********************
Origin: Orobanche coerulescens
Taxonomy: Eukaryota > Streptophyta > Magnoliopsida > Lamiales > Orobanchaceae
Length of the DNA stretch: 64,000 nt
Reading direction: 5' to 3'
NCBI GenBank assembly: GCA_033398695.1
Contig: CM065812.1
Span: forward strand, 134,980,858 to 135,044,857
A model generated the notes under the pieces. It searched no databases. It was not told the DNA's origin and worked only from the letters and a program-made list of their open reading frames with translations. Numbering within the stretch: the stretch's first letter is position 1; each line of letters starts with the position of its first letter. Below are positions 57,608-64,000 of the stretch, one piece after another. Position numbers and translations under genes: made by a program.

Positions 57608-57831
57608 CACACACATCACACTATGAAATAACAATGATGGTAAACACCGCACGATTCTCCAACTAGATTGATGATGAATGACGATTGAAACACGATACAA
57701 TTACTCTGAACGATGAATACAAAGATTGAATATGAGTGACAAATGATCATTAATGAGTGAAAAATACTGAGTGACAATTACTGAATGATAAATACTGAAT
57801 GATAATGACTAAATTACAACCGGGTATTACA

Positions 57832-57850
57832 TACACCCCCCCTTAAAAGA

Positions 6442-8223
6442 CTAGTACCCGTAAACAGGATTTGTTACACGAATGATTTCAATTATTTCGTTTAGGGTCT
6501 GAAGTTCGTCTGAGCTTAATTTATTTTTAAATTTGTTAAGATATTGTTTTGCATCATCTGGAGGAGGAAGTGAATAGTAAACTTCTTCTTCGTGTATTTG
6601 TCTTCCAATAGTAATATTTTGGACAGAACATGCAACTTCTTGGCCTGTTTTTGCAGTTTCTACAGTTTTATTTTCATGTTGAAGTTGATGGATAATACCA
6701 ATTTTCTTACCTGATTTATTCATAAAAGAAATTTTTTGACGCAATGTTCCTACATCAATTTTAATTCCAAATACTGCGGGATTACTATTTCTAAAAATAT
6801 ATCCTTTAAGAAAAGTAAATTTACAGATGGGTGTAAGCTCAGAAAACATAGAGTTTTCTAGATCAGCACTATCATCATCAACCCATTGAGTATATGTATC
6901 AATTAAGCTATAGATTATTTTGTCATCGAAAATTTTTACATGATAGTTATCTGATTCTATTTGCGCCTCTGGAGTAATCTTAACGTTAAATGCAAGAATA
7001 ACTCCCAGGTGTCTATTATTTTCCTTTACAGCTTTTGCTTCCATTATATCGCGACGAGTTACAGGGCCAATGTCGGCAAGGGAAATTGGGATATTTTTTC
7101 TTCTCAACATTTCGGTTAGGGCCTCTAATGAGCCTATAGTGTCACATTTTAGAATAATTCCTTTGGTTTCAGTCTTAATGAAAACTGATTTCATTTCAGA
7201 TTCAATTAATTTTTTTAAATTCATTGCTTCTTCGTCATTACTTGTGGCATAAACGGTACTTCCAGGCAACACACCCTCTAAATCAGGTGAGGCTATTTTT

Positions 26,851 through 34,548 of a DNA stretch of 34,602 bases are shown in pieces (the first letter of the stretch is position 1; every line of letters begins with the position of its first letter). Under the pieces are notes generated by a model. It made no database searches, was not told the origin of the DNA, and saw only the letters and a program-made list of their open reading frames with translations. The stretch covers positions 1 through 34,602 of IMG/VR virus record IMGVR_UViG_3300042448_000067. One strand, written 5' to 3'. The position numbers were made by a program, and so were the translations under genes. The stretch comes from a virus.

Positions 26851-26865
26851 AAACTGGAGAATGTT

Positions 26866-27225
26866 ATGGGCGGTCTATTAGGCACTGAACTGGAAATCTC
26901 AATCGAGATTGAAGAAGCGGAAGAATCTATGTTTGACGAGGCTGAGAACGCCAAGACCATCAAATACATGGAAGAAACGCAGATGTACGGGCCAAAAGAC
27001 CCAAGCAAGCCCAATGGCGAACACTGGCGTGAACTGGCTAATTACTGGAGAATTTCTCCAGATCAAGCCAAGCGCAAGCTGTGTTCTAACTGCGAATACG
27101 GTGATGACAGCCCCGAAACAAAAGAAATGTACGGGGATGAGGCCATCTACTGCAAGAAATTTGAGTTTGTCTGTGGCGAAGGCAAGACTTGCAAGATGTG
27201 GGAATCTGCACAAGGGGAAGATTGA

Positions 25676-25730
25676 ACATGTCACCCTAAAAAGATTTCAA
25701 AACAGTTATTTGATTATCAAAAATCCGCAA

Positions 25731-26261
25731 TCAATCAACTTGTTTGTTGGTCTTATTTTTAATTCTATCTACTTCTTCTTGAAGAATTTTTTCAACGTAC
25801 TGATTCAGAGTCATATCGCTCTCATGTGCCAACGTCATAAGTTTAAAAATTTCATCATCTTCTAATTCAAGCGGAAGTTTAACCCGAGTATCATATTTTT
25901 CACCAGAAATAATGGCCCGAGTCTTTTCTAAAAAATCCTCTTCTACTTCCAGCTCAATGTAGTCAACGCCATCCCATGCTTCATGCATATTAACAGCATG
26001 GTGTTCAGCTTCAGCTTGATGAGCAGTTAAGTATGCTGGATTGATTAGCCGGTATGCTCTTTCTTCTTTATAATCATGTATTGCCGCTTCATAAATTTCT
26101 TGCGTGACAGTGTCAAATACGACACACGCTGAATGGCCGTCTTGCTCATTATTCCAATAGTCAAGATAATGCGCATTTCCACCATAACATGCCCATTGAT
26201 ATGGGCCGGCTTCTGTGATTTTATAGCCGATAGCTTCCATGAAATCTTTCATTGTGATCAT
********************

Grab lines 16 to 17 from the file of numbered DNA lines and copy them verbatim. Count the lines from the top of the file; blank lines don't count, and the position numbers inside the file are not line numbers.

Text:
6442 CTAGTACCCGTAAACAGGATTTGTTACACGAATGATTTCAATTATTTCGTTTAGGGTCT
6501 GAAGTTCGTCTGAGCTTAATTTATTTTTAAATTTGTTAAGATATTGTTTTGCATCATCTGGAGGAGGAAGTGAATAGTAAACTTCTTCTTCGTGTATTTG